Kids and stomach aches go hand and hand. It is completely normal for kids to get stomach aches, but some kids tend to have bad stomach pain all the time. Is your child having abdominal pain, cramping, gas, bloating, diarrhea or constipation? Then you may be wondering if your child has IBD or IBS (inflammatory bowel disease or irritable bowel syndrome). But what’s the difference between the two?
Many of the symptoms are quite similar, but it should be noted that IBD and IBS are very different. IBS can cause pain, but there is no inflammation of the intestine, but doesn’t lead to serious disease. IBD, on the other hand, can lead to serious disease.
Please not that is it important not diagnose either of these conditions yourself. If you start to notice that you child is having any of these symptoms, then you should take your child to a pediatrician. They will hopefully at refer you to a child pediatric gastroenterologist, like Gainesville Pediatric, if necessary.
Inflammatory Bowel Disease
IBD is a chronic condition caused by inflammation in the digestive tract. There are two main types of IBD: ulcerative colitis and Crohn’s disease. Ulcerative colitis only affects the colon, whereas Crohn’s disease can affect any part of the digestive system.
IBD is diagnosed by a pediatric gastroenterologist through complete medical history, physical examination and specialized diagnostic procedures. These procedures can include blood tests, stool tests, endoscopy, colonoscopy or radiology exams. The treatment for IBD usually consists of medication therapy or surgery, both with the goal of reducing inflammation.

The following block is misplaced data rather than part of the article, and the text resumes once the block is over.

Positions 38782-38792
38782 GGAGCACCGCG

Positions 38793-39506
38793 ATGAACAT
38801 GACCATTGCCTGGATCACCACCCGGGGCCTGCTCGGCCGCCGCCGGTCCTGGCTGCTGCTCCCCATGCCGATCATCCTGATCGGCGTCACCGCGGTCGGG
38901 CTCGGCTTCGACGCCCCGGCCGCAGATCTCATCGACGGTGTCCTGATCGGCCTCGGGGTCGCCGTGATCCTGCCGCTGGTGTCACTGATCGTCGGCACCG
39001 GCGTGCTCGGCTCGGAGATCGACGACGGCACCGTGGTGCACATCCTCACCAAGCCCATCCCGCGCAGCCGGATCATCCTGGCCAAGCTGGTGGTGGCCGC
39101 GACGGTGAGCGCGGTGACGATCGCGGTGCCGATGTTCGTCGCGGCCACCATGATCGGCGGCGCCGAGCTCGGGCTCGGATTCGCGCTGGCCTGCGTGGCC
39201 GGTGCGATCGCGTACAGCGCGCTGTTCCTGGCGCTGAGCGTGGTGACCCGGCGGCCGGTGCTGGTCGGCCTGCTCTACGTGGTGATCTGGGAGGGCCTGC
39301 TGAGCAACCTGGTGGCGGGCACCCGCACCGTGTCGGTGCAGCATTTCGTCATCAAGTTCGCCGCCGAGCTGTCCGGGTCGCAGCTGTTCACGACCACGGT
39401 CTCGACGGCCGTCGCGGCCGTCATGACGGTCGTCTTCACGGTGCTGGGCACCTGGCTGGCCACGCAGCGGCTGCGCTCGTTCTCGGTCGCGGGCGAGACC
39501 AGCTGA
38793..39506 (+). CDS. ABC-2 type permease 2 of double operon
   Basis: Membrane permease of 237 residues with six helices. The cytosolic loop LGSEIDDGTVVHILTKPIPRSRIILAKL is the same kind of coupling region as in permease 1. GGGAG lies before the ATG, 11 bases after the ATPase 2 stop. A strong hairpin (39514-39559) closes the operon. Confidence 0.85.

- Abdominal pain
- Diarrhea, sometimes bloody
- Urgency to stool
- Weight loss
- Rectal bleeding
- Loss of appetite
- Growth failure
- Joint pain
Irritable Bowel Syndrome
IBS is not a disease, but rather, a collection of symptoms. With IBS there is no damage or inflammation in the digestive system. When you experience abdominal pain that is accompanied by changes in bowel movement habits, like constipation or diarrhea, this is called irritable bowel syndrome.
Although the exact cause is unknown, nerve signals or chemicals secreted by the gut or brain may cause the gut to be more sensitive to triggers that normally do not cause significant pain (such as stretching or gas bloating). This nerve dysfunction also results in change in bowel motility leading to constipation or diarrhea.
In order to diagnose IBS, a physician should make sure it isn’t IBD first. IBS is typically treated with a dietary change, medication and stress management.
- Abdominal pain
- Urgency to pass a bowel movement or sensation of incomplete passage of bowel movement
- Chronic or intermittent diarrhea
- Chronic or intermittent constipation
- Passage of mucus in the stool
If you would like more information about children’s gastrointestinal digestive disorders and nutrition in children, please contact Dr. Walia at 470-228-4778 or visit her online at gainesvillepediatricgi.com.